Airbus has advised airliners to test noisy doors on the world's largest passenger airliner, the A380, after identifying a problem with the door seal that could lead to a fall in the cabin pressure.
BMW is expanding a recall of its most popular models to fix a growing air bag problem that is hitting much of the auto industry.
The U.S. Navy and Air Force have approved a limited return to flight for their new-generation F-35 fighter jet, keeping alive the possibility that it could make an appearance at the Farnborough International Airshow in England this week.
A brand of baby formula is being recalled in Ontario after Walmart shoppers in Brampton and Mississauga reported finding bottles that had been opened and resealed with tape.
Lawyers for Morgan filed a lawsuit against Wal-Mart Stores Inc., claiming the retailer was negligent when a driver of one of its tractor-trailers rammed into Morgan's limousine van.
The National Highway Traffic Safety Administration says it is investigating steering problems in about 500,000 Ford cars.
Citing an anthrax scare and a recurring problem with safety, the Centers for Disease Control and Prevention on Friday shut down two research labs and stopped shipping highly dangerous germs to other labs.
Harley-Davidson is recalling 66,421 Touring and CVO Touring motorcycles from the 2014 model year because their front wheels can lock up without warning.
The company announced the six separate recalls Tuesday. No injuries, accidents or fires related to any of the defects have been reported, Ford said.
The Senate panel investigating General Motors' ignition switch recall is calling on the CEO of the company that made the switches to testify at an upcoming hearing.
One of the nation's leading gun manufacturers has reached a settlement in a nationwide lawsuit claiming a popular hunting rifle has a defective trigger mechanism that can cause injury and death.
A federal agency has fined the company that spilled chemicals into West Virginia's largest water supply $11,000 for a pair of violations.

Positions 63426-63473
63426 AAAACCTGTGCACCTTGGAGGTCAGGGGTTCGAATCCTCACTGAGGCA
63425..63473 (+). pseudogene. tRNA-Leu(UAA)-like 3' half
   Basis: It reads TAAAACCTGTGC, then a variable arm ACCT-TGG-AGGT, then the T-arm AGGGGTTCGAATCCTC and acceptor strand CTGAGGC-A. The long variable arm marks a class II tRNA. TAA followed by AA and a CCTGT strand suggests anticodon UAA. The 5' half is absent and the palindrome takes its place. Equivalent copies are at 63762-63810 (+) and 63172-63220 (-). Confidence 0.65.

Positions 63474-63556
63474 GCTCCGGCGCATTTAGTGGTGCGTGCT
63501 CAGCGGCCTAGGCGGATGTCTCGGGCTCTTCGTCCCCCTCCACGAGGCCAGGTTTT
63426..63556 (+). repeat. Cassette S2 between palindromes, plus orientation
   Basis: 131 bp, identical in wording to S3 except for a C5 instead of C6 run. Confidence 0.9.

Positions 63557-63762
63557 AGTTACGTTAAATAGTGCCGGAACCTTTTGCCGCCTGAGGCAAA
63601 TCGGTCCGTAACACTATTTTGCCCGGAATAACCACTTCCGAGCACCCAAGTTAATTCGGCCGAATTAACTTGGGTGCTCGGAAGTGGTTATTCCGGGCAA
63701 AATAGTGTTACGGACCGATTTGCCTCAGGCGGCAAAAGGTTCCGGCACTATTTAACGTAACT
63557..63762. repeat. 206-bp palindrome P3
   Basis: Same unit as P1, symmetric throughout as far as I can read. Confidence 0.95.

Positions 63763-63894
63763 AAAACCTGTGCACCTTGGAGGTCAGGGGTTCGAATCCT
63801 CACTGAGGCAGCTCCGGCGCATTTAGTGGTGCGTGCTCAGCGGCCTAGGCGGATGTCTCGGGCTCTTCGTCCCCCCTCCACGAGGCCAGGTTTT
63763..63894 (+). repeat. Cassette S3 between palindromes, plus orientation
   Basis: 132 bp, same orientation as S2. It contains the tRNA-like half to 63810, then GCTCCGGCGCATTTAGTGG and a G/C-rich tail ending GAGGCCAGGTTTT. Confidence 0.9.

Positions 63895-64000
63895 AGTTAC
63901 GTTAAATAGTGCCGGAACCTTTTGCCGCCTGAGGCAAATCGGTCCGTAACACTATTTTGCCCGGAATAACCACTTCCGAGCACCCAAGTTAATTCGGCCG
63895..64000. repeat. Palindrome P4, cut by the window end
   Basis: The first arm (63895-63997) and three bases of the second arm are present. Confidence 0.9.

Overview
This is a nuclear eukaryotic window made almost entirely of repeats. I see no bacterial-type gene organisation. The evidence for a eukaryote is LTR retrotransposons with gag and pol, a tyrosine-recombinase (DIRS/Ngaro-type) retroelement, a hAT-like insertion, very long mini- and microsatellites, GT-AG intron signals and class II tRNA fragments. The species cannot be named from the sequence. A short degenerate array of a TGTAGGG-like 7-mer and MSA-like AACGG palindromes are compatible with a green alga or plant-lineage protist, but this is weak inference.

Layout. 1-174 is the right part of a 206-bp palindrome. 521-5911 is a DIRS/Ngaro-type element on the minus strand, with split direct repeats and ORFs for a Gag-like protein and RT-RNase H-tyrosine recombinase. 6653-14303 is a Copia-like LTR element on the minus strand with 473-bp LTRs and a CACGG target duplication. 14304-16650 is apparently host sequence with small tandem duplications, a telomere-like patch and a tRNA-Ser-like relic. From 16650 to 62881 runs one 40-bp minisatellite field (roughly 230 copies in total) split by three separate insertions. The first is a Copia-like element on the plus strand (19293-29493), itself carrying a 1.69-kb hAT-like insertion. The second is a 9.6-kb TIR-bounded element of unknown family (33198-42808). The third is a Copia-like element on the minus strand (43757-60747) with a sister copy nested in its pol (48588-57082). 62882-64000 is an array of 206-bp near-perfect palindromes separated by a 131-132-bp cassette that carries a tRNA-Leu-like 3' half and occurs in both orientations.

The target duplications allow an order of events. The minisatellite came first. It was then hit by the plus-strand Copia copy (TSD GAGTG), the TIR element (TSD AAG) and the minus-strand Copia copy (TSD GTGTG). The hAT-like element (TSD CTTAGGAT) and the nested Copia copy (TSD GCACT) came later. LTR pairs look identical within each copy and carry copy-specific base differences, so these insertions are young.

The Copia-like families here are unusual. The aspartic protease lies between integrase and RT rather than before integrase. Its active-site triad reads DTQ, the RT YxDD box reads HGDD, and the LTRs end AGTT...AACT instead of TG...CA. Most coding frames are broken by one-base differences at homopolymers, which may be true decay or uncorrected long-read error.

GM set about making switches that would work more smoothly and give drivers the impression that they were better designed, a GM switch engineer testified in a lawsuit deposition in the spring of 2013.
The U.S. government's road safety agency is accusing Chrysler of moving too slowly to fix some Jeep SUVs in a recall announced more than a year ago.
Blue Bird is recalling more than 2,500 All American school buses and some transit buses to fix a problem that could make steering more difficult.
Heat illnesses and deaths are preventable, and employers must take responsibility for protecting their employees while they are working under conditions of excessive heat.
Litigation over the 29-year-old nurse's death was settled by GM last October. But not before it laid bare how the company allowed millions of small cars to stay on the road more than a decade after GM discovered ignition switch flaws.
A chemical explosion Tuesday at a General Motors metal-stamping plant in Indiana killed a contractor and injured several others, authorities said.
Graco Children's Products is recalling 1.9 million infant car seats, bowing to demands from U.S. safety regulators, in what is now the largest seat recall in American history.
After Chrysler filed paperwork telling the NHTSA about the expansion, the agency said it was dissatisfied, raising concerns about whether the switch problem can stop the air bags from inflating in a crash.
The ignition switch recalls now engulfing General Motors and Chrysler are raising new questions about the safety of the parts across the American auto industry.
GM was warned of product defects in 2002 by head of GM's Corporate Quality Audit, Bill McAleer.
Samsung said Tuesday an external audit found labor violations at dozens of its suppliers in China including failure to provide safety gear and excessive working hours.
General Motors' safety crisis deepened dramatically Monday when the automaker added 8.2 million vehicles to its ballooning list of cars recalled over faulty ignition switches.
An Oklahoma man who was seriously injured by a line drive during a 2006 high school baseball game isn't entitled to a nearly $1 million award from the manufacturer of the bat used to hit the ball.